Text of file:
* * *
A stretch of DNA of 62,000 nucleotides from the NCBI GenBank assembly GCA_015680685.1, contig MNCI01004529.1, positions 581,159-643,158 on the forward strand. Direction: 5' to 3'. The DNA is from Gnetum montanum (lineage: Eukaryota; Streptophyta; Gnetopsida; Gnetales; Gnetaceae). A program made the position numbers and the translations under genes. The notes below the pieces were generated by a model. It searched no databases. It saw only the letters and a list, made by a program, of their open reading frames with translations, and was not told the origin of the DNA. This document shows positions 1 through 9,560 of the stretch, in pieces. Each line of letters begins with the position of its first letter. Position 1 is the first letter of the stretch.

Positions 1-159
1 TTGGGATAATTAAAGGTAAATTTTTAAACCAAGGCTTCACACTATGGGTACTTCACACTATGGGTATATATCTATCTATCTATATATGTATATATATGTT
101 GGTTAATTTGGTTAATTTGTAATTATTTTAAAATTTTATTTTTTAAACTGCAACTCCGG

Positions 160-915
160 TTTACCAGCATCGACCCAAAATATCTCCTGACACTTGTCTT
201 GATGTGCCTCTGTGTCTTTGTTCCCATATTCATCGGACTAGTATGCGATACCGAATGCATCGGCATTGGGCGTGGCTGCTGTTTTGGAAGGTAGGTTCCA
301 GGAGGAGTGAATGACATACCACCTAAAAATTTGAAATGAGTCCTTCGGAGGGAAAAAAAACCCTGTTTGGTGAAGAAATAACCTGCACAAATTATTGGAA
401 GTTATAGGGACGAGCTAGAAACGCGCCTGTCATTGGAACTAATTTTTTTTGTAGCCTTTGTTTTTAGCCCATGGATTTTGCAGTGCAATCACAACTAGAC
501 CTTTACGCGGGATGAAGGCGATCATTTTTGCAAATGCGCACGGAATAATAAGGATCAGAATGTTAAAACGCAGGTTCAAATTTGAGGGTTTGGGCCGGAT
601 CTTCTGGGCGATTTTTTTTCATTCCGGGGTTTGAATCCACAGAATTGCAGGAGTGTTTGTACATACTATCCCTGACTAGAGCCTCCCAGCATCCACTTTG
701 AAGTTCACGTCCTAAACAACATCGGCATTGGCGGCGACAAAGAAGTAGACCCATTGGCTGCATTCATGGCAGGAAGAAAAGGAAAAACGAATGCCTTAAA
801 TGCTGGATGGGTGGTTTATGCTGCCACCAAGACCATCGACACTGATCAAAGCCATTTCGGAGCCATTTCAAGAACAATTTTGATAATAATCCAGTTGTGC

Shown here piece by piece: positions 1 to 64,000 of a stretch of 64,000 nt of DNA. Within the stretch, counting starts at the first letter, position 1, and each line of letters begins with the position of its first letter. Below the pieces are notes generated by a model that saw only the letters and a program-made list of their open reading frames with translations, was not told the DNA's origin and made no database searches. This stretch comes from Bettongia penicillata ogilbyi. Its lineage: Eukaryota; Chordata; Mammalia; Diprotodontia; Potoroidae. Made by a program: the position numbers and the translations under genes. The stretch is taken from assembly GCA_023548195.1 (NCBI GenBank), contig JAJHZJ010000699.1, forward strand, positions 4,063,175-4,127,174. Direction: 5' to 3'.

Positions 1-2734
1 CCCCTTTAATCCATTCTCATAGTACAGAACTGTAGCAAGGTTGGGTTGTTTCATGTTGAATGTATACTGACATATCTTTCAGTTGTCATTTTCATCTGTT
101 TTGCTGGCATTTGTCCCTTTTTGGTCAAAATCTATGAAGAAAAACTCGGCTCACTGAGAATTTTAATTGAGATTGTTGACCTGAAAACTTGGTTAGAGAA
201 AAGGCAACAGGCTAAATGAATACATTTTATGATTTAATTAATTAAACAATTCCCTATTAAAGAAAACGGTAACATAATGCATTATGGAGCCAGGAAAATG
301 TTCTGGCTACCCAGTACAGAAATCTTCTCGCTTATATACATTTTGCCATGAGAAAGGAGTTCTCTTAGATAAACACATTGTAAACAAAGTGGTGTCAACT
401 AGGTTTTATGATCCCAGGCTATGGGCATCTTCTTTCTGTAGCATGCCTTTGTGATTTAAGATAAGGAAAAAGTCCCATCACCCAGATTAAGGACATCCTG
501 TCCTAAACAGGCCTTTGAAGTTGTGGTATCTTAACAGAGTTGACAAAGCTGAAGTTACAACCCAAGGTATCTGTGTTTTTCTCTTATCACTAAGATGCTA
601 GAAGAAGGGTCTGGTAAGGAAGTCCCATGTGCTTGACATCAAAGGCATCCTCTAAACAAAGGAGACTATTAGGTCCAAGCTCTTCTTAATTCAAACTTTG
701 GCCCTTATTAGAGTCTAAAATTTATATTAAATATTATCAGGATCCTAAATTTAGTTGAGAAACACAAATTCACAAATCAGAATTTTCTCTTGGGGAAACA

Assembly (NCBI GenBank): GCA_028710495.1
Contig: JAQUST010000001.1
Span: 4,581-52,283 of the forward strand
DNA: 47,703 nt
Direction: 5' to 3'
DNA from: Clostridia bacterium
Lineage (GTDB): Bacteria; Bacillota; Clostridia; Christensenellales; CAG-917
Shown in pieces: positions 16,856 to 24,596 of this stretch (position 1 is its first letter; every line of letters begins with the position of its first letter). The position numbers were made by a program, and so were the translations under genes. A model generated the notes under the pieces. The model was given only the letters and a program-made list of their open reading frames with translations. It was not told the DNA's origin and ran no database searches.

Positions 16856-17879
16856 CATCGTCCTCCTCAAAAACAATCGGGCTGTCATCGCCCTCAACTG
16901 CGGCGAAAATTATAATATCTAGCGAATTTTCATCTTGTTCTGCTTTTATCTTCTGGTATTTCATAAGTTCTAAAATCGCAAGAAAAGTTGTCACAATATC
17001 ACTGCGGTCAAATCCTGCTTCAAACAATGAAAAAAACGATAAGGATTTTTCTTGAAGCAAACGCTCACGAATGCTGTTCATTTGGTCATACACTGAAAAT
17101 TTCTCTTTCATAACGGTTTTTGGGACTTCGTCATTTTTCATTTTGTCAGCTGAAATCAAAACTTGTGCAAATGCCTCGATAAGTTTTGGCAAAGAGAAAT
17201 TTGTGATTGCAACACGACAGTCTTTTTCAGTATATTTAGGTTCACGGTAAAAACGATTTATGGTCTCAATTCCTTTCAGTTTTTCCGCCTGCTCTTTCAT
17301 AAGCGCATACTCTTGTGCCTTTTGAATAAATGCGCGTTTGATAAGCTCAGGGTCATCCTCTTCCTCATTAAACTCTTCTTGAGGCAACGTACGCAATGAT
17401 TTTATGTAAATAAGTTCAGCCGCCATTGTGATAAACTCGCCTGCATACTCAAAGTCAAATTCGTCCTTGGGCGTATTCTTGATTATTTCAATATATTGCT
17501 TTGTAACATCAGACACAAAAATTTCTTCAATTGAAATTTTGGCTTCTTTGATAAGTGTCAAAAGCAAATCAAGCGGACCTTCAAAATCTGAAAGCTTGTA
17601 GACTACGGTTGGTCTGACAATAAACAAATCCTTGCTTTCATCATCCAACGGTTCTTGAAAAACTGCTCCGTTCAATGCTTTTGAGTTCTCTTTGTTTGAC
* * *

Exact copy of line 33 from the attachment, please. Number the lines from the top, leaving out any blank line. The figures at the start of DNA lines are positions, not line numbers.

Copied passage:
16856 CATCGTCCTCCTCAAAAACAATCGGGCTGTCATCGCCCTCAACTG